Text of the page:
Often I’m a big-picture kinda gal. Details are snags that can keep you from dreaming. Details are the negative naysayers that take your grand plan and ask, “Yes, but how are you going to handle x, y and z?”
But there are times when the big picture is rather daunting. When the ultimate goal is just plain intimidating and the work it takes to get there seems impossible. Had I added up how many miles I was to do on my first weekend of heavy volume training, I would have taken up a fetal position on my couch. But I decided to forgo the math. I let the big picture stay fuzzy and instead focused on the details.
It started Friday night with a 1.5-mile swim. Mark brought his kayak down to the pier swim site and followed me as I battled some bumpy water. Two years ago when water like this would make me cry. I would be convinced I wasn’t a strong enough swimmer to go against the strong current. But I’m stronger than I was two years ago. And I reminded myself as that as I put my face in the water and started to swim.
Time was not important to me. Getting in a long open water swim was. I focused on my form and breathing. Instead of thinking about battling the waves, I summoned the word “playful” and used the word “strong” when my arms started to feel tired. The swim left me feeling spent but good. Negative thoughts tried to creep in and I countered with others and finished my swim. Score one for me.
It was a carbohydrate-filled dinner and an early bed time to prepare for Saturday’s ultimate brick workout — a four-hour bike ride followed by a 16 mile run. It feels intimidating just to type, let alone think about executing. So I didn’t think about the big picture. I thought only about what was in front of me. The current moment was all that mattered.
The bike ride was a new route that took me from Boston, N.Y. to Angola and the shores of Lake Erie. Checking my cue sheet for directions and compensating for some missed turns meant my average speed was lower than I would normally be comfortable with, but the point today wasn’t speed. It was endurance. It was sitting in the saddle for four hours.
Back at the ranch for transition, I took time to change out my bike for running gear including my first use of a hydration belt, borrowing Mark’s Amphipod system. (More on that in a future post.) My hydration and gel needs secured, I went off for my 16-mile run.
Of course, my run was more like a combination of a jog and walk, sometimes called a “wog” or a “slog” in running circles. (OK, maybe it’s just my friends. That’s a distinct possibility.) But again, I didn’t care. This was not about time. This wasn’t even about endurance at this point. It was about survival.
I ran the first three miles before I needed to stop for a water and gatorade break. The temperature wasn’t too oppressive, but it was mid-day by the time I was out on one of my favorite running routes and the sun was high and bright. My gastrointestinal tract started to bother me, thanks in part to making my Gatorade mix on the bike too strong (lesson learned) but eventually I started to feel better. There were natural “breaks” in my route (intersections, turnarounds, etc.) and each time I took a walk break, getting in fuel and water before starting up again.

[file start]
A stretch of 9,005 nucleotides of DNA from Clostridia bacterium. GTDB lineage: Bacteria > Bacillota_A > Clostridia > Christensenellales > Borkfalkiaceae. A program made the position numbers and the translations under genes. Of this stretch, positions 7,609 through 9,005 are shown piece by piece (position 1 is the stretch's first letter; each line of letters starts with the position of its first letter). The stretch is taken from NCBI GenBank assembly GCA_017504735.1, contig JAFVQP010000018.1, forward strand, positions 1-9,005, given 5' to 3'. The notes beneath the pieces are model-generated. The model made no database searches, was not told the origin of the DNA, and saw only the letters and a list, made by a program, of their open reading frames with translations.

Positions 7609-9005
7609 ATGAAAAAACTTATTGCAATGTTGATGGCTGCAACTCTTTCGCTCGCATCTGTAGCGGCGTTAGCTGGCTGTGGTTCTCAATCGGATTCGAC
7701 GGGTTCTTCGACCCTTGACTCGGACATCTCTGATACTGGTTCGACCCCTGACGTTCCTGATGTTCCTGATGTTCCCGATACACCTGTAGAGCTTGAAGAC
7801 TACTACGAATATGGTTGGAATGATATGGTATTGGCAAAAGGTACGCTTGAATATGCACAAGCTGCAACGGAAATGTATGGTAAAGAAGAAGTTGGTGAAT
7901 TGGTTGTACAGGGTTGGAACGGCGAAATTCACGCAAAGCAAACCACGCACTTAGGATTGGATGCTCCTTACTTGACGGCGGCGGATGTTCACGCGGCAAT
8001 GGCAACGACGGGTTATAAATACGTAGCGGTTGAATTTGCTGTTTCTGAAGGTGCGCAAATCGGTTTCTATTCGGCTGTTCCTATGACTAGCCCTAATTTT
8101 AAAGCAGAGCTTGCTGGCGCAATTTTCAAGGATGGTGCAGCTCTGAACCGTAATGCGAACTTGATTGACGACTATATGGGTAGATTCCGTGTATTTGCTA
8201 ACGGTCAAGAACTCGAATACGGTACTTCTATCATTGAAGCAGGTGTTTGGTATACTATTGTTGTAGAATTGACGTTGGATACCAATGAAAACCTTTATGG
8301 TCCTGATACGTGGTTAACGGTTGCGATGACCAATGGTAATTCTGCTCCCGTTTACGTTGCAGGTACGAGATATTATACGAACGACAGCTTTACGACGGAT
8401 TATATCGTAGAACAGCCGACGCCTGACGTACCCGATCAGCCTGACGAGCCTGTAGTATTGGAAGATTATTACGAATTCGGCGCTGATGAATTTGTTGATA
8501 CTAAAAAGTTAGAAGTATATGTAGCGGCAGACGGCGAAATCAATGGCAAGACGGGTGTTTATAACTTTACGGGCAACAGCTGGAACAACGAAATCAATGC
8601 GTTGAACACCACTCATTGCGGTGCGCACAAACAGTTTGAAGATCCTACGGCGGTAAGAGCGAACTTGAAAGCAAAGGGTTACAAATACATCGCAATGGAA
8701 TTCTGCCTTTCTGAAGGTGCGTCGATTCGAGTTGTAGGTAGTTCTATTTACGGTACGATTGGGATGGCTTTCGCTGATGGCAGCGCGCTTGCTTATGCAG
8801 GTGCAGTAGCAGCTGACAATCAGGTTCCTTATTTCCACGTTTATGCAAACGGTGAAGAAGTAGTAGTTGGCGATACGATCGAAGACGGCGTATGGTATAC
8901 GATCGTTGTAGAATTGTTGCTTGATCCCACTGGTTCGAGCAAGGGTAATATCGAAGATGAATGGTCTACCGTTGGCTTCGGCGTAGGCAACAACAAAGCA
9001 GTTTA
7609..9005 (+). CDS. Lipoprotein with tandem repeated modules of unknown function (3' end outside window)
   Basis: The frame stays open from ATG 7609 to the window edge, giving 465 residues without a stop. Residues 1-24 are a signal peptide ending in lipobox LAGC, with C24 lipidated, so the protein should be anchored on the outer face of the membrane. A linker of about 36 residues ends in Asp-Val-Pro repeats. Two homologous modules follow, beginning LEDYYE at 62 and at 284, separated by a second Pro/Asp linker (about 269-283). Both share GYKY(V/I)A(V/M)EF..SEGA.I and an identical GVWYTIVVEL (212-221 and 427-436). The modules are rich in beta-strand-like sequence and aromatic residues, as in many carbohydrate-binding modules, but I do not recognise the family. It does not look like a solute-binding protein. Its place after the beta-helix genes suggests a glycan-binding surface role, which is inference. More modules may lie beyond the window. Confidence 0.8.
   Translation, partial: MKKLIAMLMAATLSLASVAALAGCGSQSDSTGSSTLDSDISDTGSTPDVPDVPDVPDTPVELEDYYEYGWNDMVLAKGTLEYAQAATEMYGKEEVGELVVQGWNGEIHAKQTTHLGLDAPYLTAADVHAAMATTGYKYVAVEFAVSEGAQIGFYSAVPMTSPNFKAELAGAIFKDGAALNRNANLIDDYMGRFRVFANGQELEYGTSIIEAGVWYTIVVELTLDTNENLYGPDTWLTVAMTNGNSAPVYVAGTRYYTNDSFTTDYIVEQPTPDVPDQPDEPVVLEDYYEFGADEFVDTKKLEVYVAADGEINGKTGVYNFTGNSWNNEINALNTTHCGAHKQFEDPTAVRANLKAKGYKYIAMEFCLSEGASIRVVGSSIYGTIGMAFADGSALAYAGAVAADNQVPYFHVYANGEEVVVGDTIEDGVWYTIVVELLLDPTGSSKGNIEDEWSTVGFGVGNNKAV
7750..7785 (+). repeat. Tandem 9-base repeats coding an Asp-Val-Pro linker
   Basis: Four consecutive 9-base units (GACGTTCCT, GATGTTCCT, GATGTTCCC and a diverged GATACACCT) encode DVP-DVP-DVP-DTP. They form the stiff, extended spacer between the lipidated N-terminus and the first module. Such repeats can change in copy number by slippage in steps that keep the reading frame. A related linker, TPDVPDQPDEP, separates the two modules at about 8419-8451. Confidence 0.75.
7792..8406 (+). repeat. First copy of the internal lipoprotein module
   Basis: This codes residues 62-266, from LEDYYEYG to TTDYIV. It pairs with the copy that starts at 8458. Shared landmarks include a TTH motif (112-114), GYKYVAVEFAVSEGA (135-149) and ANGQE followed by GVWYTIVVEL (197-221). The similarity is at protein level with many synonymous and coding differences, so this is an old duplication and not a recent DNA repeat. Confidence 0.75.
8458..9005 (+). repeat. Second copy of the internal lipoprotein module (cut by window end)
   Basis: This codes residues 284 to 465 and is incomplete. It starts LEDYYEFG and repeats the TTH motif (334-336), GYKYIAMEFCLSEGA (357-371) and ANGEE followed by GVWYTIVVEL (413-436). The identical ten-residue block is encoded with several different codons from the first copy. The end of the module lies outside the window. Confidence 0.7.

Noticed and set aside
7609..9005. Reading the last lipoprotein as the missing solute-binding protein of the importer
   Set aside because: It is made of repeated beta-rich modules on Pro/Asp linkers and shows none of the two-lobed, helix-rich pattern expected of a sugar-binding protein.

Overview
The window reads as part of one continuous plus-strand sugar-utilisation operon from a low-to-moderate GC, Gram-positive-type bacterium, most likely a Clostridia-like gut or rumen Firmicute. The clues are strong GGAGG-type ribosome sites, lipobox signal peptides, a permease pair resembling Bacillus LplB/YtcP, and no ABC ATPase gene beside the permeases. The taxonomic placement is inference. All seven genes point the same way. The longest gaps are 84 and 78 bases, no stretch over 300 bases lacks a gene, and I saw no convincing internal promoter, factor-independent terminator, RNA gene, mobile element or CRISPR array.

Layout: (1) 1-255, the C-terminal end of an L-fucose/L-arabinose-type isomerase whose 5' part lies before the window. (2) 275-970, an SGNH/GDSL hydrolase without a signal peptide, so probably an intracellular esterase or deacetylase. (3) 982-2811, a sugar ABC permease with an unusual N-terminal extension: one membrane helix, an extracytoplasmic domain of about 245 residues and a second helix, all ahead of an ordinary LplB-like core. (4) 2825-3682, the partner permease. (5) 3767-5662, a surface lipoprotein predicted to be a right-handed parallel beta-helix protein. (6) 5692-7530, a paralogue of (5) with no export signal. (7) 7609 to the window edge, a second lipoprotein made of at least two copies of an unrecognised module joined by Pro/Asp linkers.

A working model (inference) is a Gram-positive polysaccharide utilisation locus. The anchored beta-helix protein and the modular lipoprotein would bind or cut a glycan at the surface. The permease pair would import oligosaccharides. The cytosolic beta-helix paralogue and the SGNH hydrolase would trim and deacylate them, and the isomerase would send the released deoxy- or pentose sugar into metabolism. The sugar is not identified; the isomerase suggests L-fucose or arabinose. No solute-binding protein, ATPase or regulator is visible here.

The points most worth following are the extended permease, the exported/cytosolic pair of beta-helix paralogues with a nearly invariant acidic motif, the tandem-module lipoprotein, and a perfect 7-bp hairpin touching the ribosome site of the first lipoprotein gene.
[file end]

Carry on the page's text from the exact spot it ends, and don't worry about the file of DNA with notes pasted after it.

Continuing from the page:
Walking on the run always felt somewhat shameful to me. I should run the entire thing right?
But here’s what I learned while watching the marathon at Ironman Lake Placid — this distance is about energy conservation. If you can walk up the hill just about as fast as you can run up (and this happens often) you spend less energy and hence can use that to run after you’ve crested the hill. For further validation, Sunday morning on Facebook I noticed an article by Jeff Galloway on incorporating walk breaks into your run.
For me, walk breaks worked. My pace when I ran was steady and the shorter segments seemed manageable. I walked any hill I encountered and felt better when I started running.
Again, I repeated my mantra of “strong” and started to smile when I realized I had only two miles left.
A seven-and-a-half hour training day in the books.
But the weekend wasn’t quite done. I had another three hour bike ride on Sunday, this time enjoying company as I rode with a friend around Grand Island. He kindly kept to my pace for the first loop of the island then went to do his interval drills while I planned to do two more consistent loops. But I started to get hungry. Like really, really hungry. My second loop slowed down as the wind gained strength. My third loop was cut short, but I still managed to ride for three hours and get in 52 miles all the while focusing on my pedal stroke, my cadence and my gears. I then proceeded to consume my weight in bagels and chocolate milk at a nearby Tim Horton’s.
Disappointed in not getting in another 60 miles crept into my mind, but I eschewed it. What was the goal of the weekend? Endurance. It was about riding on tired legs. It was about pushing myself out of my comfort zone. And out of my comfort zone I went, into training territory I had never been before.
In the big picture, I completed 130.5 miles and gained valuable endurance training for Esprit Montreal. But this time, it was the details that made all the difference. It was being present to what was in front of me, to seeing myself and my task without judgment, that brought me through the weekend.
In endurance training, as in life, sometimes it’s best to let the big picture get a bit fuzzy and concentrate on the details. It’s the details which bring you into the moment, which bring you joy, which bring you clarity of purpose. After focusing on the details for a bit, suddenly the big picture seems less daunting and more attainable after all.